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Recently, New York became the first state to require that law students perform 50 hours of pro bono work before they can be admitted to the bar. Plenty of bloggers have already chimed in on whether this is a good or bad idea. There’s little that I can add to that debate. But I like to remind lawyers that the benefits of performing pro bono work go well beyond feeling good about “doing the right thing.” Too few of us recognize that it can also yield substantial, practical economic benefits for ourselves, our organizations and our profession as a whole. When it comes to pro bono service, “it pays to be good.”
Pro bono means “for the public good.” Historically, the legal profession has felt a responsibility to ensure equal access to the legal system for all—in the hope that justice would not devolve into a commodity that was simply bought and sold. The pro bono responsibility is partially derived from a social contract between society and lawyers. Society provides an exclusive license to individuals who want to practice law, thereby opening the door to a lucrative career opportunity. In return, lawyers give back to society. What they give is pro bono service.
For the individual lawyer, handling a pro bono matter is an opportunity to enhance legal skills, either through learning a new skill or sharpening an existing one. In many pro bono cases, for example, lawyers represent clients from more diverse backgrounds than their usual clientele. Dealing with people from different socioeconomic or cultural backgrounds can improve sensitivity and communication skills.
Pro bono service also builds confidence for less-experienced attorneys, especially those who spend most of their time working in the shadow of senior partners. By regularly doing pro bono work, they begin to realize that they can autonomously assist others with legal problems.
Plus, pro bono service can expand an attorney’s personal network. This can be especially significant for those who are dissatisfied in their current jobs, or those who may find themselves unexpectedly unemployed, since the search for a new job will be easier with a bigger network in place.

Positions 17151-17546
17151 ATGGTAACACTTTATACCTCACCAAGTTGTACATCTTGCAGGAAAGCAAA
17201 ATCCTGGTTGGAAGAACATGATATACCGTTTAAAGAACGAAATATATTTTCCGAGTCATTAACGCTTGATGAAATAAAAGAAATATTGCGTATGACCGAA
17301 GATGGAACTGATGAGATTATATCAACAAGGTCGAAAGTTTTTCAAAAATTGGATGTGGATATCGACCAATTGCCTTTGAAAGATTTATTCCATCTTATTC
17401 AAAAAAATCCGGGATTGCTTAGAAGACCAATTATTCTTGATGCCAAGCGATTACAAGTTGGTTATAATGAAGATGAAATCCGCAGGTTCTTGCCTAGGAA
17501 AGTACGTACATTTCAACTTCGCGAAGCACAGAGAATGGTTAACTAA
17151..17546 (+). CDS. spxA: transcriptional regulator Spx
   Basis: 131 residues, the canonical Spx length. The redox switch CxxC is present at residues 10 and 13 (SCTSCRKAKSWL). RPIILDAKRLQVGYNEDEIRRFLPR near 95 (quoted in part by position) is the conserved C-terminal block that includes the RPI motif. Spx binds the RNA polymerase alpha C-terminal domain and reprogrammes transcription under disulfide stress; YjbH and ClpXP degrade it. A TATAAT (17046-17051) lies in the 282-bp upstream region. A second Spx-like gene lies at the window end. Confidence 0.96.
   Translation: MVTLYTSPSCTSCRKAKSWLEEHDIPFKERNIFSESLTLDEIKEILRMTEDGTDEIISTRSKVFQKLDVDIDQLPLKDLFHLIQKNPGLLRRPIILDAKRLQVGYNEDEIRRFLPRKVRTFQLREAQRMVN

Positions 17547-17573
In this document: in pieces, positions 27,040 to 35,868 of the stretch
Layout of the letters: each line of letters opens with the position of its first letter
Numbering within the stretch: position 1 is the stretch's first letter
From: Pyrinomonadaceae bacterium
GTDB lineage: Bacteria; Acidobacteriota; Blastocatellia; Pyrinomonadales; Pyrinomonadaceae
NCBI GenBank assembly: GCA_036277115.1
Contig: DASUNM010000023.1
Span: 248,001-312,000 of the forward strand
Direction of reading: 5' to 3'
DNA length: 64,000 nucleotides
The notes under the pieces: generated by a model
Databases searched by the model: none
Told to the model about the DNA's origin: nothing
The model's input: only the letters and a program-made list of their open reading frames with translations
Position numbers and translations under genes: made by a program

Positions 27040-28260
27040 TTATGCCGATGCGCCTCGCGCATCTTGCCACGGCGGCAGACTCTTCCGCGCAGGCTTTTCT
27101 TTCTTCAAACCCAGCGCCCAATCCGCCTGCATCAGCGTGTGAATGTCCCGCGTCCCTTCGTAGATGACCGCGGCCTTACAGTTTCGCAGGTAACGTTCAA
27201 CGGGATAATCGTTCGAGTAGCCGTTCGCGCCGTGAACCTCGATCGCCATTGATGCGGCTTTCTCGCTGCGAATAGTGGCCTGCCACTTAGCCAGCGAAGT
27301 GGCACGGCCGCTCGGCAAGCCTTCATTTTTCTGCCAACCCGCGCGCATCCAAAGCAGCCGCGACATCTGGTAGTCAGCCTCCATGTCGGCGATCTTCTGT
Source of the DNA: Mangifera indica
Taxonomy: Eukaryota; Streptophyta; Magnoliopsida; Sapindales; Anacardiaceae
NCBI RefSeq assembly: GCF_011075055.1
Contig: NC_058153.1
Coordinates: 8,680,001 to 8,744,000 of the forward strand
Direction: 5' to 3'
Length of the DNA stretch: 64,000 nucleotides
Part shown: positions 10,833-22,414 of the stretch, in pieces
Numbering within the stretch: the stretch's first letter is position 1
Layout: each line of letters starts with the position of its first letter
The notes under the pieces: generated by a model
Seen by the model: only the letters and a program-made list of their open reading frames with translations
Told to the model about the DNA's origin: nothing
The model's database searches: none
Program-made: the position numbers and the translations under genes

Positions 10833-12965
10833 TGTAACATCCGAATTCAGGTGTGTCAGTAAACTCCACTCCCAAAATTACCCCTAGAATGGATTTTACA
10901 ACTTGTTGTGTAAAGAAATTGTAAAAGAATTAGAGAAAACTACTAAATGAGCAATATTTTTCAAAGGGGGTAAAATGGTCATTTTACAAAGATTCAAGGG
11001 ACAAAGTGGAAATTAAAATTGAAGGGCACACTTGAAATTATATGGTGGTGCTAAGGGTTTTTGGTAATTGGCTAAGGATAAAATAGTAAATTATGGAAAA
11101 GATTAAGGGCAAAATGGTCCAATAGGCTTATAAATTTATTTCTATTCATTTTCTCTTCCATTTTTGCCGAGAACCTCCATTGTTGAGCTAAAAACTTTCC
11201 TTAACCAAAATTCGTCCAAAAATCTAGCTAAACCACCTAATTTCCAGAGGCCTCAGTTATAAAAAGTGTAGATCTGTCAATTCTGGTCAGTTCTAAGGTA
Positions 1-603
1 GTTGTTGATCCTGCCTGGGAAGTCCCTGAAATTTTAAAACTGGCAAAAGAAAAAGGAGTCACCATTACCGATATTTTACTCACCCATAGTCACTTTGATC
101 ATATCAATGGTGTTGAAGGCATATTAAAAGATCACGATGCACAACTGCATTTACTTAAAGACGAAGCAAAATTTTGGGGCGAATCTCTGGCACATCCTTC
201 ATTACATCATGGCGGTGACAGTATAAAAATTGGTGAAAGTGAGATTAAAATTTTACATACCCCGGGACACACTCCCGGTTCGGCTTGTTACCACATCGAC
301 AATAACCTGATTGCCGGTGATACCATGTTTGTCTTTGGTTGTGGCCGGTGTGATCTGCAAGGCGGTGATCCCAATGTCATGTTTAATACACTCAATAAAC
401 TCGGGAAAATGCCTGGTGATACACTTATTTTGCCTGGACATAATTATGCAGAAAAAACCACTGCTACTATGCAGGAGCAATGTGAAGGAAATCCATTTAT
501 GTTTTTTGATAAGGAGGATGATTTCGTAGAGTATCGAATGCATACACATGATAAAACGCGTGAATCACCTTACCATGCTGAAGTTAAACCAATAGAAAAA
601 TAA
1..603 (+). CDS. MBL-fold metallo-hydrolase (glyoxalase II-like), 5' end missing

Finally, doing pro bono service enhances your reputation within the firm or organization, within the profession and within the extended community. After all, what’s not to like about a person giving back to his or her community?
As a whole, firms with a strong pro bono culture benefit for a variety of reasons. For one, firm morale and cohesiveness improve when lawyers and staff are jointly devoted to a particular matter or cause—especially when it draws together individuals who don’t ordinarily work together. Some relationships can even develop into genuine mentoring opportunities.
In addition, a commitment to pro bono service often helps in recruiting new talent. Many skilled attorneys in private practice have a public-service orientation. So do the many recent law school graduates who are attracted to firms with a strong pro bono focus. And that competitive edge in recruiting also extends to retaining pro bono-oriented lawyers—avoiding turnover and its accompanying costs.
Law firms can also tout their commitment to pro bono work as part of marketing to new clients—including corporate clients that want to retain firms with an agenda broader than simply the highest profits-per-partner. There are many businesses with a strong culture of volunteerism that want to hire law firms that share that culture.
Moreover, firms seeking to cement already-existing client relationships can partner with their corporate clients to undertake pro bono projects. It strengthens the relationship as they work as a team in a new and different professional environment.
There is always room for improvement in the public’s confidence in the legal profession, and pro bono service is an important element in achieving that.
Let’s face it: Many lawyers fail to appreciate how good we really have it. Society grants lawyers a monopoly to provide a service—a service that enables many to gain prestige and earn a good living in their communities, subject only to self-regulation of the profession. However, the legitimacy of our legal system largely depends on the meaningful participation of all citizens. Pro bono service ensures such participation, thereby preserving the system’s legitimacy.
Pro bono service provides many practical economic benefits for attorneys, their organizations and their communities. Not only do you feel better when you help someone less fortunate, but you feel better because you will be helping yourself as well.
Roy S. Ginsburg is an attorney coach who works one-to-one in the areas of business development, practice management and career development. He has practiced law for more than 25 years in large to small firms and in a corporate setting. He is currently an active solo with a part-time practice in legal marketing ethics and employment law. Learn more about Roy at www.royginsburg.com.
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